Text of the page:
The Greek experience should give pause for thought. The collapse of the Greek economy has brought with it the near collapse of the party system which has sustained Greek democracy ever since the transition from military rule in the 1970s. Placed under impossible strain by the economic crisis, governments have been shortlived and the ruling parties brutally punished at the polls. The upshot is that the forthcoming Greek elections – the third poll in less than three years – are likely to return a Parliament dominated by new political forces on the radical left and right, none of whom will accept further austerity.

Italy, which like Greece has been governed over the past months by a technocratic administration of largely non-partisan experts, will also hold elections in the next year. Berlusconi’s Pdl (People of Freedom) party has lost considerable support since its leader was removed from office last autumn, but, as in Greece, it is not the official opposition that is likely to benefit. Recent polls give the Five Stars Movement –  a disparate ‘anti-politics’ force under the leadership of the comedian Beppe Grillo – around 20 per cent of the vote, and it performed so well in the recent municipal elections that the newly elected mayor of Parma is a ‘grillino’. This movement has no clear economic policy positions, although Grillo’s shows, which focus on comedic denunciations of Italy’s political and economic elites, have popularized a conspiracy theory relating to central banks’ issuance of fiat money (which he calls seignorage) as the cause of Italian’s debt problems.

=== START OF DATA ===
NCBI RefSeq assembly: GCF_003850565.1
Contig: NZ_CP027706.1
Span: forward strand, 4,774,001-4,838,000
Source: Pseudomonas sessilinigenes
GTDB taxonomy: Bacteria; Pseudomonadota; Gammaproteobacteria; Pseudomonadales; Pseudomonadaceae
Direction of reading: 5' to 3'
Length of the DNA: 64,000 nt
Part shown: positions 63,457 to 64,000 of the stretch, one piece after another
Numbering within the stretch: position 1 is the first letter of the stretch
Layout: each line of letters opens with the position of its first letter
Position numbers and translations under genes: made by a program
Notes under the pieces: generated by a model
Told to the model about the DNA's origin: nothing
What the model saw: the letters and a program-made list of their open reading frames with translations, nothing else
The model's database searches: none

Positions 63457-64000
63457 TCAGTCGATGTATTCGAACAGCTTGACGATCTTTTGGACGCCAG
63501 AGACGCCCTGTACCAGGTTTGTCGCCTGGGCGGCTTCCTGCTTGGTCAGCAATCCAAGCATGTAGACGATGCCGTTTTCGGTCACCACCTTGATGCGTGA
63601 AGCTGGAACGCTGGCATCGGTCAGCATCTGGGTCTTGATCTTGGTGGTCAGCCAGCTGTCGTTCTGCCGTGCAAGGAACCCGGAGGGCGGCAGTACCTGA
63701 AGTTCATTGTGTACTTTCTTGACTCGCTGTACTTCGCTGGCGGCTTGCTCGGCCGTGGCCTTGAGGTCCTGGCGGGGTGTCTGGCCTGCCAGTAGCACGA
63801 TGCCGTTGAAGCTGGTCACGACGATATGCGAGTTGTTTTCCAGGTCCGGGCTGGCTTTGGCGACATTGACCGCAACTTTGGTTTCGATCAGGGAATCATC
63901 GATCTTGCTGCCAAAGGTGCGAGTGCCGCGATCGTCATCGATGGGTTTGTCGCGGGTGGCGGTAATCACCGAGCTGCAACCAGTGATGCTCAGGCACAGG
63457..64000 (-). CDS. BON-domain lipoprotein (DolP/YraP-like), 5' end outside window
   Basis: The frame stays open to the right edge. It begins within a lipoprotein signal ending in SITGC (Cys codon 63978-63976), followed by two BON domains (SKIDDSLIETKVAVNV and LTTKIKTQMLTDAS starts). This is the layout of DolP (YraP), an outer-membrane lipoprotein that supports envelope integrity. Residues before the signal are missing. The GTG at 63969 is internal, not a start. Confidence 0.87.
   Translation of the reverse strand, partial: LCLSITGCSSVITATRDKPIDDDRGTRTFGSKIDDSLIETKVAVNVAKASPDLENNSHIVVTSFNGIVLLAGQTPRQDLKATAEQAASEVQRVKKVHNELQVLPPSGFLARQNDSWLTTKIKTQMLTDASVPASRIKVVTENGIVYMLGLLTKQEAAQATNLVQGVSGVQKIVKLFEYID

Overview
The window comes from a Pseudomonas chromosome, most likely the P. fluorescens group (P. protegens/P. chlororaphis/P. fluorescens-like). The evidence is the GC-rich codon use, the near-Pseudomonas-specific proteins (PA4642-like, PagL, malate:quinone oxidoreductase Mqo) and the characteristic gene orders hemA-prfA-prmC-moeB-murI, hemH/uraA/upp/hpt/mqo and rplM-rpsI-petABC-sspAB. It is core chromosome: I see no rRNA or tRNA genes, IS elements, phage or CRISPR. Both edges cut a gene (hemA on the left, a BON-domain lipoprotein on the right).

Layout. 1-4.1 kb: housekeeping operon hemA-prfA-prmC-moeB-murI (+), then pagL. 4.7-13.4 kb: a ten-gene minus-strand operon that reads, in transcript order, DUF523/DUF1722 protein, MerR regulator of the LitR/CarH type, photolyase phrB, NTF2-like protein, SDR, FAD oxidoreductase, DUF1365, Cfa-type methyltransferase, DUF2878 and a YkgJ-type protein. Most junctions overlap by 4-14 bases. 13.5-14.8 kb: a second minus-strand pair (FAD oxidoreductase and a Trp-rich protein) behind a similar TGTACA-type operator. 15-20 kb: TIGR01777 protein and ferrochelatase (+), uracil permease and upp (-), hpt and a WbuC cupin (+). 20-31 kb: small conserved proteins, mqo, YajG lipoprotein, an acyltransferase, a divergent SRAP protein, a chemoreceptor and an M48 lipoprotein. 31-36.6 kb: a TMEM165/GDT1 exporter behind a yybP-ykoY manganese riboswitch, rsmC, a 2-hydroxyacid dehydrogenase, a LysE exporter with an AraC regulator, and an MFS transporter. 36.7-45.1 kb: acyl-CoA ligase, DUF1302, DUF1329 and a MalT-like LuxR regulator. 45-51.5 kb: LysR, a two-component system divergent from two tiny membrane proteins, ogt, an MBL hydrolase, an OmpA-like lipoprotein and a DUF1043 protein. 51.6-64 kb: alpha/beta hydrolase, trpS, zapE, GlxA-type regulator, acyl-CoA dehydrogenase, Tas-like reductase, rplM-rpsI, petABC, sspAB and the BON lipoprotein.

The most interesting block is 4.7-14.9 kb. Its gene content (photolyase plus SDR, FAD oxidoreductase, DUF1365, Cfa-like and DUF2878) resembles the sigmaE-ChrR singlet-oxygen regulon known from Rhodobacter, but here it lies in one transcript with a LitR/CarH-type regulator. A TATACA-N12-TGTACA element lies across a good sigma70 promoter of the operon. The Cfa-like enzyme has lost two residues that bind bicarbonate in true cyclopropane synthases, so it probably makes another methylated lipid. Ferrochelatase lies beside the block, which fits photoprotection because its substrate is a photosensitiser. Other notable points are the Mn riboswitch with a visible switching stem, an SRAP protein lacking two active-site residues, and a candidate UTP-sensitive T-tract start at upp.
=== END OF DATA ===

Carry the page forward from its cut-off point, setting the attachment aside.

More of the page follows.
In short, European democracies entered the crisis with weakened political parties, and the electoral consequences of the crisis have shaken their already fragile foundations. Forced to act as a buffer between popular anger and disillusionment on the one side, and the strictures of Europe’s supranational institutions on the other, the mainstream political parties such as Fianna Fael in Ireland, PASOK in Greece, the Pdl in Italy and the PSOE in Spain face a difficult future. The anti-system parties taking their place – Syriza in Greece, the Five Stars Movement in Italy – may moderate their positions once in power, but will certainly challenge the macroeconomic policy framework in the Eurozone. Whether they will be able to perform the role of structuring political competition and integrating increasingly divided societies is another matter.

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Note: This article gives the views of the author, and not the position of EUROPP – European Politics and Policy, nor of the London School of Economics.

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About the author

Jonathan Hopkin – London School of Economics
Jonathan Hopkin is a Reader at the Department of Government at the London School of Economics and Political Science (LSE). He is mainly interested in political parties, elections, redistribution and inequality, corruption, decentralisation and the politics of Great Britain, Italy and Spain.  His work has appeared in a range of journals including the British Journal of Politics and International Relations, European Journal of Political Research, the Review of International Political Economy, and West European Politics.